DEVELOPMENT

ANC MOVING FAST WITH MERGER OF A STATE MINING COMPANY

The ANC’s 2014 election manifesto, launched in Nelspruit, Mpumalanga on Saturday, was a mixed bag of old and new pledges.

President Jacob Zuma said the party would continue to focus on job creation, rural development, land reform, food security, education, health and fighting crime and corruption.

It was no secret that the majority of South Africa’s poor were black, particularly women and those living in rural areas.

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ICT KEY TO AFRICAN GROWTH DEVOPMENT

For Africa to embark on a higher growth and development trajectory, it must find ways of encouraging foreign investment in information and communication technology while developing its own ICT skills and infrastructure, says President Kgalema Motlanthe.

Motlanthe was addressing the inaugural ICT Indaba at the Cape Town International Convention Centre on Tuesday.

The three-day event, organised by the Department of Communications and endorsed by the International Telecommunications Union (ITU), which aims to formulate an African agenda to promote ICT as a catalyst for socio-economic development on the continent.

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WHY EDUCATION IS IMPORTANT

  • Education beats poverty: one extra year of schooling increases a person’s earnings by up to 10%. 171 million people could be lifted out of poverty if all students in low-income countries left school with basic reading skills.

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WORLD TEACHER’S DAY

UNESCO inaugurated 5 October as World Teachers’ Day.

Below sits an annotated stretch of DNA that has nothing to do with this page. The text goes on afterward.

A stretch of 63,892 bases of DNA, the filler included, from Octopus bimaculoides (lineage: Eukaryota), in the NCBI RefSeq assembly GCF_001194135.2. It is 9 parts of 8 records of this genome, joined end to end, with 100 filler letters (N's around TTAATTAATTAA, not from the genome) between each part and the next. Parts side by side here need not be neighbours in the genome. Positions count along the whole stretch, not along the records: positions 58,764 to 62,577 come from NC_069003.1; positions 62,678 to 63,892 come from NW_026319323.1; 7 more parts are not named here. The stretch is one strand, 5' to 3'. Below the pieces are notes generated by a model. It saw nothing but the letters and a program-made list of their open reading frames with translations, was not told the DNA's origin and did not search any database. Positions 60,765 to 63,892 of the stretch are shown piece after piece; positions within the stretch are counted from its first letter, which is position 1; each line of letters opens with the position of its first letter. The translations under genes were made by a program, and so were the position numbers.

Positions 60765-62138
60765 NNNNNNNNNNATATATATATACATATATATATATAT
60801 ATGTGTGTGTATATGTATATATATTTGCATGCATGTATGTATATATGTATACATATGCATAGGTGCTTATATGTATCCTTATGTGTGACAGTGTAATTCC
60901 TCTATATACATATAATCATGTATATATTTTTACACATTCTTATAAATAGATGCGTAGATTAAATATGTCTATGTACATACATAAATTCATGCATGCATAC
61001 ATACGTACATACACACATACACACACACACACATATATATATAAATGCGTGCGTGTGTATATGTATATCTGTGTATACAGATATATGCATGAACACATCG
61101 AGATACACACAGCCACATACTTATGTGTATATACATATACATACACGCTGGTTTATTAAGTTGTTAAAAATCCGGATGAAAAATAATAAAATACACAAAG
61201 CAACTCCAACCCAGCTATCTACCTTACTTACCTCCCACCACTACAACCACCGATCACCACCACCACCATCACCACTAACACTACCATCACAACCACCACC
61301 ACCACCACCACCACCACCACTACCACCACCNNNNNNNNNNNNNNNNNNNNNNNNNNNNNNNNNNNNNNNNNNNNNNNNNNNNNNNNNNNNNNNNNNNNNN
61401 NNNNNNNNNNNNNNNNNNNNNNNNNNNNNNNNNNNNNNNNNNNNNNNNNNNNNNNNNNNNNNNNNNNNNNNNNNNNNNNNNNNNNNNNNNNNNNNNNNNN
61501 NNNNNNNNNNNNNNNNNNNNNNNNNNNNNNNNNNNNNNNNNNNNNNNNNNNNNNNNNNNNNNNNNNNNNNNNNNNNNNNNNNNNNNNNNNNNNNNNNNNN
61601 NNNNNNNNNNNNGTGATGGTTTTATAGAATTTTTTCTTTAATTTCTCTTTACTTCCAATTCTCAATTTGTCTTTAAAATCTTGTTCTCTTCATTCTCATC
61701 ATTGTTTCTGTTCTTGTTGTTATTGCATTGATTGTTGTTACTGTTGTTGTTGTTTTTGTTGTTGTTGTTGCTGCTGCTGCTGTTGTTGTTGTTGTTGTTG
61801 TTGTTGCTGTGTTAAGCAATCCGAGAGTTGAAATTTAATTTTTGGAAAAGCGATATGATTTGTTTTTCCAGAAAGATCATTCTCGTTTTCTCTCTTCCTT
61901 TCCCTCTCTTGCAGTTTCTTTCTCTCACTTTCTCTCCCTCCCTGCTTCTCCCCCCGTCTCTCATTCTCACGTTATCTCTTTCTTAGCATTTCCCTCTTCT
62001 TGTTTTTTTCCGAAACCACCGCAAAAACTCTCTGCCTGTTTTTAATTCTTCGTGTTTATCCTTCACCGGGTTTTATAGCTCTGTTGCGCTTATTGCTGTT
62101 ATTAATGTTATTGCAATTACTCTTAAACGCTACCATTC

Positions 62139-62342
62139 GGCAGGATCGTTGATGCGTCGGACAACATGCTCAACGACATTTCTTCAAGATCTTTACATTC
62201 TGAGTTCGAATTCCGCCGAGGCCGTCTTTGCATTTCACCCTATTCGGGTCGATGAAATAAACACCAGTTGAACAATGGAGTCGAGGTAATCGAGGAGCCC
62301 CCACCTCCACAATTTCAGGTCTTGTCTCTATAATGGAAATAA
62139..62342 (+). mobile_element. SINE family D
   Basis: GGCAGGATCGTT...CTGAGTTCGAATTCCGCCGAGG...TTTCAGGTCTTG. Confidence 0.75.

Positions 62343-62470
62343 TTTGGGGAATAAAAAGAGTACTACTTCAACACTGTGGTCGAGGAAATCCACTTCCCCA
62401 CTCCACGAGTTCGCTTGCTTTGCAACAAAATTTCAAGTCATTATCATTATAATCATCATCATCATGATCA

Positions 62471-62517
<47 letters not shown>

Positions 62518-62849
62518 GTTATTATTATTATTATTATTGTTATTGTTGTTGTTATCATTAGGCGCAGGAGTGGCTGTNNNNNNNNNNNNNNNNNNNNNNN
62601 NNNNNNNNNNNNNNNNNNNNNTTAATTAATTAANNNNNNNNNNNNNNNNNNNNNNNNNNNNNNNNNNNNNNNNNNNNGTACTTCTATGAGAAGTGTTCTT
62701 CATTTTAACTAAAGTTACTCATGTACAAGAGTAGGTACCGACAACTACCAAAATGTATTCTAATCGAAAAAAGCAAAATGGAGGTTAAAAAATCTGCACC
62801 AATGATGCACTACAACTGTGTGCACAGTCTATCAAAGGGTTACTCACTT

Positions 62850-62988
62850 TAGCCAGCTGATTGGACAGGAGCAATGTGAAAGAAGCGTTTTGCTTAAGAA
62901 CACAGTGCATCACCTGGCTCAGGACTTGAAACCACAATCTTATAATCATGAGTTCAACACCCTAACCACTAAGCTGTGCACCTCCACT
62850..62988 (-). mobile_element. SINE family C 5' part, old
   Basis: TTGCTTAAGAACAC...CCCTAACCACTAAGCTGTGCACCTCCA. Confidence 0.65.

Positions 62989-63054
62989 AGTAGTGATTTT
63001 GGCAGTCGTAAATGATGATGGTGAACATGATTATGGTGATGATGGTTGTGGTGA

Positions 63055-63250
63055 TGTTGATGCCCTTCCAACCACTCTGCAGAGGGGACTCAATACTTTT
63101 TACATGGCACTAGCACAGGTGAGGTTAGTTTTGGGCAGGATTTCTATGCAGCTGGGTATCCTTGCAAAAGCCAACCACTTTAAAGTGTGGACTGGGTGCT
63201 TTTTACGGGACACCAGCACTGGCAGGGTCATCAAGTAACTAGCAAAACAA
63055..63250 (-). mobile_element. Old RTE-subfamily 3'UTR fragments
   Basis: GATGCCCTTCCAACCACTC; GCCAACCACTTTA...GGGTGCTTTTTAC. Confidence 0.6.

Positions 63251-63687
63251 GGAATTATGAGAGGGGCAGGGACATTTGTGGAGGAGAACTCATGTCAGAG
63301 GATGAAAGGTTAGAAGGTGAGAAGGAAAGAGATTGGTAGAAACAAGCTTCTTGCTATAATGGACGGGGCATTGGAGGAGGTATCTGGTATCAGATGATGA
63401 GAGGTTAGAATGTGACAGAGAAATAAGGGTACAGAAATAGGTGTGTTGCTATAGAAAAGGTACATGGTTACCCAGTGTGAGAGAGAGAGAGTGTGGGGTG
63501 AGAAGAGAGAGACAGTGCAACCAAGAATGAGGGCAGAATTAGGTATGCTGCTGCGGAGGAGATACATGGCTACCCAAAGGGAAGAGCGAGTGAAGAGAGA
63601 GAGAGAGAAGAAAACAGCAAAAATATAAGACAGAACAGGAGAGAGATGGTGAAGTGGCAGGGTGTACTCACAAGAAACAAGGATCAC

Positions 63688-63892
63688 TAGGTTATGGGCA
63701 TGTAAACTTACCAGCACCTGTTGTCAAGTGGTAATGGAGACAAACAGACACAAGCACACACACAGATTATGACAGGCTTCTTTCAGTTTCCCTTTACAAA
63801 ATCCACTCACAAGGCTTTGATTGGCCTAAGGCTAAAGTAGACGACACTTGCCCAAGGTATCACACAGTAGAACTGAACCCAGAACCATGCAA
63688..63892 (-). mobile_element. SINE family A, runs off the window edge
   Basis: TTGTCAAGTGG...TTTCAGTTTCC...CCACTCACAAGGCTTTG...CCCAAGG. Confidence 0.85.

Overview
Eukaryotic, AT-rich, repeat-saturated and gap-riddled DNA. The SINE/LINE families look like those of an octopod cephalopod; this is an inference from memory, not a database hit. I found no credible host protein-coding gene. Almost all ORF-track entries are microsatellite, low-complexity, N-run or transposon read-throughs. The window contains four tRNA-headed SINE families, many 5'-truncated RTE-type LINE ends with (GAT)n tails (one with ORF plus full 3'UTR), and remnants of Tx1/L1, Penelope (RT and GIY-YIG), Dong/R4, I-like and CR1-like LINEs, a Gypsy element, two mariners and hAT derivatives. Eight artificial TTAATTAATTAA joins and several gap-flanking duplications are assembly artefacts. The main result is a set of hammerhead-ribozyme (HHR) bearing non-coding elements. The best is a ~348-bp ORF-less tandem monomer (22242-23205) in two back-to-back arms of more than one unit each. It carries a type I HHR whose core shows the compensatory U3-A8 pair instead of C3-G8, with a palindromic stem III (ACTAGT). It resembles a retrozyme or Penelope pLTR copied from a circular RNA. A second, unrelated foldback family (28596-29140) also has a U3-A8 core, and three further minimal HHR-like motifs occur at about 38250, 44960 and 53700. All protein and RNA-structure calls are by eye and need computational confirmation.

World Teachers’ Day represents a significant effort to raise awareness, understanding and appreciation for the vital contribution that teachers make to education and development across the globe.

What are your school memories with your teachers?

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JUNE – YOUTH MONTH

This year marks the 35th anniversary of the 1976 Soweto Uprisings. With government having declared 2011 as the year of job creation, the focus of this year’s Youth Month commemoration will be on youth empowerment and participation in the country’s socio- economic activities/priorities, job creation, health, fighting crime, rural development and education. Linked to that, this year’s Youth Month will be launched under the theme “Youth Action for Economic Freedom in our Lifetime”.

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A LOOK AT LITERATURE

Literature depicts situations specific to given societies. Temporality and spatiality (time and space) provide artists their setting. The particular is applied, however, to express the universal. The appeal of literary works beyond their specific cultural or historical settings is often a result of subject matter choice. Human emotions, which provide most artists their subject matter, are universal (love, hatred, etc.). Human aspirations can also be universal. The Universal Declaration of Human Rights conveys some of these common aspiration as follows: “All human beings are born free and equal in dignity and rights…; everyone has the right to life, liberty and security of person…; everyone has a right to freedom of thought, conscience and religion…; everyone has a right freely to participate in the cultural life of the community, to enjoy the arts and to share in scientific advancement and its benefits.” Beyond these first-generation rights enshrined in the Universal Declaration of Human Rights, literature also champions issues such as the eradication of poverty, destitution and oppression that are widespread human conditions. Literature intervenes in the main on the side of the wretched of the earth, including women and children. Literature thus propagates a human rights culture that transcends national boundaries.

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STEPHEN MNCUBE FARMING DEVELOPMENT

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DEVELOPMENT ISSUES IN THE AGE OF ENLIGHTENMENT

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INITIAL RESEARCH, WATER LESS, TOILETS CBC CONSULTING CC

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